Ride-sharing company Uber, now defined by the city as a Private Transportation Company (PTC), has been licensed for one week and the rules governing how drivers are to operate have been in place since July 15.
It was a “phantom date” according to councillor Jim Karygiannis, a vocal critic of the company, who said it was obvious that Uber wouldn’t be able to meet all the requirements outlined by the city.
One of those mandates vehicles to display a sticker on the passenger side back window while operating in a PTC capacity.
But Global News called five Uber vehicles to locations in the downtown core Tuesday and none had the sticker displayed.
Four of the five drivers said they received no direction from the company, while one said he received an email about the obligation last week.
One driver admitted he would not display the identifier as it would attract unwanted attention.
“Why can’t they follow the law? It’s very simple,” said Sam Moini, spokesperson for the Toronto Taxi Alliance.
“It’s astonishing that they get to get away with it. We’re following the rules and regulations as we always do, and we expect Uber to do the same thing.”
The issue is that even though the company is now licensed, individual vehicles must also be licensed by the City of Toronto.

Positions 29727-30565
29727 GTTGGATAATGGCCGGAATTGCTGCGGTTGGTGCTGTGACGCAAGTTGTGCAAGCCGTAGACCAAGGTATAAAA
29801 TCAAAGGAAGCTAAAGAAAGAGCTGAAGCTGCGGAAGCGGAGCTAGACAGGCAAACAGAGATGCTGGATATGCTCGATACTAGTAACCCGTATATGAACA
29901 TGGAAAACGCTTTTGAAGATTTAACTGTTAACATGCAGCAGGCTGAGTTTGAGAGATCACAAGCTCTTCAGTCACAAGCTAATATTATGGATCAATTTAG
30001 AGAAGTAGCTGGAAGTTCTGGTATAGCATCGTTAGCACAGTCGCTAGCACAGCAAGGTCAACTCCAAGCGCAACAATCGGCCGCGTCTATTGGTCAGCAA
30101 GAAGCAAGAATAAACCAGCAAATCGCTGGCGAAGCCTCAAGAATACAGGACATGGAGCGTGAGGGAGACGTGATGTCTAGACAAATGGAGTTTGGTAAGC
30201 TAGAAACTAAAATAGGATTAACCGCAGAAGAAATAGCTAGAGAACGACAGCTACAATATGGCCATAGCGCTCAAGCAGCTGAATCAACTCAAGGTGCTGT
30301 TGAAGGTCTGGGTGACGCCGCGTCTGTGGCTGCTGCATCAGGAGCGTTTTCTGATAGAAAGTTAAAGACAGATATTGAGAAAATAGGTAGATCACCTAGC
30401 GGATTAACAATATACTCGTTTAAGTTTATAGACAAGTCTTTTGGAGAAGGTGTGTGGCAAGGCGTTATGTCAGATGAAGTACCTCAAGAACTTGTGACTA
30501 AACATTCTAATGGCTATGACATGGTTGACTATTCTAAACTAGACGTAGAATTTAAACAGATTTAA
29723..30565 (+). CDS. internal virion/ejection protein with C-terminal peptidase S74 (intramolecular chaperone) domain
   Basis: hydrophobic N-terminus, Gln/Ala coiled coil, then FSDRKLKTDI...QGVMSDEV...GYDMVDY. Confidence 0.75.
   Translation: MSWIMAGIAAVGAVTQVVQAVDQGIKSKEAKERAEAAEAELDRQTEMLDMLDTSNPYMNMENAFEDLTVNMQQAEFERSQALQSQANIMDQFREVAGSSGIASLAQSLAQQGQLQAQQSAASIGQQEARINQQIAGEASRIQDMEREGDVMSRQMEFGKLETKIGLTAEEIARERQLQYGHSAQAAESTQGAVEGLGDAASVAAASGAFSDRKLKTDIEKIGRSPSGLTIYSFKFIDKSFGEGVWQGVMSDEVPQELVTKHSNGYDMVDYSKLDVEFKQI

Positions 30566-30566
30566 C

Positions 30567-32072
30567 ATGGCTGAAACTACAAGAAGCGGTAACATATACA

As part of that process background checks must be approved, which require consent from the driver and can add to the delay.
Technically many of the drivers currently on the road are still unlicensed and therefore not bound by the regulations because they’re operating outside the rules.
In an email to Global News, the City of Toronto’s Municipal Licensing & Standards department said it’s working actively with the company to license all their drivers’ vehicles.
“The city has a phased application process and we are working collaboratively with the city,” an Uber spokeswoman said in an email.
Applications for PTC vehicle licenses must be submitted on behalf of the driver by the actual company, according to staff from the Municipal Licensing & Standards department.
“I would like to give them a grace period until after September,” said Karygiannis. “But then after that, hammer them.”
Maximum fines for non-compliance can be $50,000 for individuals and $100,000 for corporations.
The city expects around 12,000 applications for PTC vehicle licenses and Uber believes all their drivers will meet the regulatory requirement by the end of September.